SEA Currents: s276
Sailing for Science!
Our first full day at sea! Waking up to a gorgeous sunrise at anchor this morning, we set the sails and continued towards Russell. Throughout the day, we’ve been rotating watches focusing on applying all of our newfound skills in navigating, plotting courses, and catnaps. Around 1400, all hands gathered for our first actual class of the voyage. We discussed our current position (roughly 60 nautical miles North of Auckland), sail plan, and weather forecast before diving into sail handling 2.0.
First day of Sailin’ and dolphins
Bon Voyage, land!
We started my day with breakfast then chores. My watch was in charge of scrubbing the deck (I’ve been calling it the poop deck until someone tells me that it is not the poop deck). After chores we were released to do our independent study. Caleb, Will, and my project for Sense of Place, are to observe and document the taskscape of Mount Eden, Auckland’s tallest dormant volcanoes.
More Training, More Fieldtrips
After a night spent rotating through night watches for the first time, we woke bright and early for breakfast and emergency situation trainings. We rotated through fire, man overboard, and abandon ship practices and succeeded in rescuing Gilbert, our rugby ball, from a cold dip. Around 11, despite the drizzle, we set off for the Auckland War Memorial Museum. After exploring Albert Park, the University of Auckland, and the Auckland Domain, and learning some of their history, we were set loose to roam the museum.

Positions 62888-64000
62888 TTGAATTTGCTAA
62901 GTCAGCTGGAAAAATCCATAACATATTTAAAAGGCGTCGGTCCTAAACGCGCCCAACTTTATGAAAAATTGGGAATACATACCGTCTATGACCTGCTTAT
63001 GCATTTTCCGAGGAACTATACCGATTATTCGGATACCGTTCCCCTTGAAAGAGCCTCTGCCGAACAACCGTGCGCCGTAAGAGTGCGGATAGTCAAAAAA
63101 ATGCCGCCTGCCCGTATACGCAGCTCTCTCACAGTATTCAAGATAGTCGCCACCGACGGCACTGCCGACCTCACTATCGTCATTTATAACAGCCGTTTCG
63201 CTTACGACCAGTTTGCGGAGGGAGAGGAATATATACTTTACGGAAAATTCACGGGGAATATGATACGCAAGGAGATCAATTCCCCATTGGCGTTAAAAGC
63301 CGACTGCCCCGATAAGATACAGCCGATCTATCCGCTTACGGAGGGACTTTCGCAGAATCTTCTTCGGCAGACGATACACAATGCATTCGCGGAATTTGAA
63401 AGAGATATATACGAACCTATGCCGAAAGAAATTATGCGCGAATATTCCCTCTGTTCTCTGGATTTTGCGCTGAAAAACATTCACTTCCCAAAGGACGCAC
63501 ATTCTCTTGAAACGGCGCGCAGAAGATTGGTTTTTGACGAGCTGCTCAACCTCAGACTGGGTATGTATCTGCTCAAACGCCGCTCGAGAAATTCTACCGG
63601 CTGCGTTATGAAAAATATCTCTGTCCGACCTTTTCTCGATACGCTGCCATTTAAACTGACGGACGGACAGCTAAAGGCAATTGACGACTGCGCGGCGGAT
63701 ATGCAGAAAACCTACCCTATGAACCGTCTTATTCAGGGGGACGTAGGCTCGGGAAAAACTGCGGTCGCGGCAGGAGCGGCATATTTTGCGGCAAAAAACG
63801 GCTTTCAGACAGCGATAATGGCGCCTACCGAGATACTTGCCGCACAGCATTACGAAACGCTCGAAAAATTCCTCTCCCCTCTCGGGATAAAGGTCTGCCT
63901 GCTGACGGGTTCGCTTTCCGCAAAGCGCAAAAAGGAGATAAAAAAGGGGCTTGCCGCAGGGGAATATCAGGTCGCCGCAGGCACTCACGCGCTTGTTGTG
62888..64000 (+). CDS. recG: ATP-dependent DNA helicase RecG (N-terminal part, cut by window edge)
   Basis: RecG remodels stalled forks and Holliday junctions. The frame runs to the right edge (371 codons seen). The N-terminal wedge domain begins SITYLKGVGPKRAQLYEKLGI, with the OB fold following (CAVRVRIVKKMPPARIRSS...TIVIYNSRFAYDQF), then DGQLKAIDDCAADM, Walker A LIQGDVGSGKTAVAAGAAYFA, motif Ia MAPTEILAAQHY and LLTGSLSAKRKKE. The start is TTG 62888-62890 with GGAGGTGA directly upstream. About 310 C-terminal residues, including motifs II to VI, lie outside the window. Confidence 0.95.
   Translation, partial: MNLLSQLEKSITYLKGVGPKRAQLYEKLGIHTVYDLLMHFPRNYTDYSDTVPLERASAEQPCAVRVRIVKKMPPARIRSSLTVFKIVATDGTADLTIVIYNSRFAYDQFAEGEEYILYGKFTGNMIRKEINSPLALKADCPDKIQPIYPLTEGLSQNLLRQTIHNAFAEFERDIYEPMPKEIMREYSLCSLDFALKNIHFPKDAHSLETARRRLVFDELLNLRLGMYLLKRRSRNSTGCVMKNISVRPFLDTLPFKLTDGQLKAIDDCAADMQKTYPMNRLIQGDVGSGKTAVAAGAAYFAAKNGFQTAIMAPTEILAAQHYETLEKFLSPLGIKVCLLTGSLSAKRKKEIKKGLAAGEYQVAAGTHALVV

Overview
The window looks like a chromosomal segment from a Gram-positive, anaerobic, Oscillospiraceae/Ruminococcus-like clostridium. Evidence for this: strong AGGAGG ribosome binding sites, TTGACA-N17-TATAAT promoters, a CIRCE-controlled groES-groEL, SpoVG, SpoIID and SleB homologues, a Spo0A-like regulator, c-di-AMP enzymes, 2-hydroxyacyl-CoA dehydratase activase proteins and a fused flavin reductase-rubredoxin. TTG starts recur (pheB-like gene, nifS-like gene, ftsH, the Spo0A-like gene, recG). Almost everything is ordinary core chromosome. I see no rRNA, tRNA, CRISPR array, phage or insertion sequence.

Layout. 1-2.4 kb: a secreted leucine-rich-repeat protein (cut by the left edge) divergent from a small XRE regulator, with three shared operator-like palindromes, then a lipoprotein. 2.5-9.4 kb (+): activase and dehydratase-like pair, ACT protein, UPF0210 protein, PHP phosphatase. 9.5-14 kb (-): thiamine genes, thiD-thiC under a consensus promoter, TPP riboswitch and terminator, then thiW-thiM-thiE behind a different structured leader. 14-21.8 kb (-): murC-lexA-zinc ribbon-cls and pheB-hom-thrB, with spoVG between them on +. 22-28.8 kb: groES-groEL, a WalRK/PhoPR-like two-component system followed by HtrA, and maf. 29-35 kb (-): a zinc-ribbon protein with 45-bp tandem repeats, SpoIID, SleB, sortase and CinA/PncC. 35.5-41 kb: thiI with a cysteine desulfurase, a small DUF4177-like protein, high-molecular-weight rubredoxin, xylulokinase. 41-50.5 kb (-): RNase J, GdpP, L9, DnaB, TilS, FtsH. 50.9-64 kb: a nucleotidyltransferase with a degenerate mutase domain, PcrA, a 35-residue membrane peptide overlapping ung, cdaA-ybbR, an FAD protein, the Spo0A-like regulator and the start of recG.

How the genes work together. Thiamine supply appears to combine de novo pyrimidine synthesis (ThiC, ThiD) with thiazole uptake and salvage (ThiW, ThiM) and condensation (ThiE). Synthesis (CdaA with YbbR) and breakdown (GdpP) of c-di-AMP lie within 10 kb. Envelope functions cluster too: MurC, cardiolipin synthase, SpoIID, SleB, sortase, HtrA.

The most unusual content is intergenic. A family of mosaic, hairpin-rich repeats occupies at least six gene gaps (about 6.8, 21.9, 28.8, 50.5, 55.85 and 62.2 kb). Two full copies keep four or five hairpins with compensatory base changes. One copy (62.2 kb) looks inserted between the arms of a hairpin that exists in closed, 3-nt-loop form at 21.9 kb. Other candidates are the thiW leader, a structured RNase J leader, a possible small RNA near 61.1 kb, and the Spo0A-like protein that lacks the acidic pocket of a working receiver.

The Scallywaggin’ Begins
The first real day aboard the Robert C. Seamans unfurled before us like a jib (definition impending). We woke, we ate, we leapt right into the life of salty doggery that we’ll be living for the next six weeks. We rotated by watches (students divided into teams to both guide and monitor the ship throughout all hours of the day/night), each of which learned a smorgasbord of tasks, including jib furling (the ship’s front-most sail), various science-gear deployment and the nuanced art of deck scrubbing.
Today the eager students of S-276 boarded the Student Sailing Vessel Robert C. Seamans docked in busy downtown Auckland, New Zealand. Welcomed by equally enthusiastic staff and faculty, the students stowed their bags, made their bunks, and began their lives as crew and members of this sea-going learning community.
S-276: The Global Ocean
The students of S-276, The Global Ocean, will join the SSV Robert C. Seamans in Auckland, New Zealand by November 11th. They will return to Auckland around December 21st, after port stops in Russell and Napier, as well as a trip to the Kermadec Islands.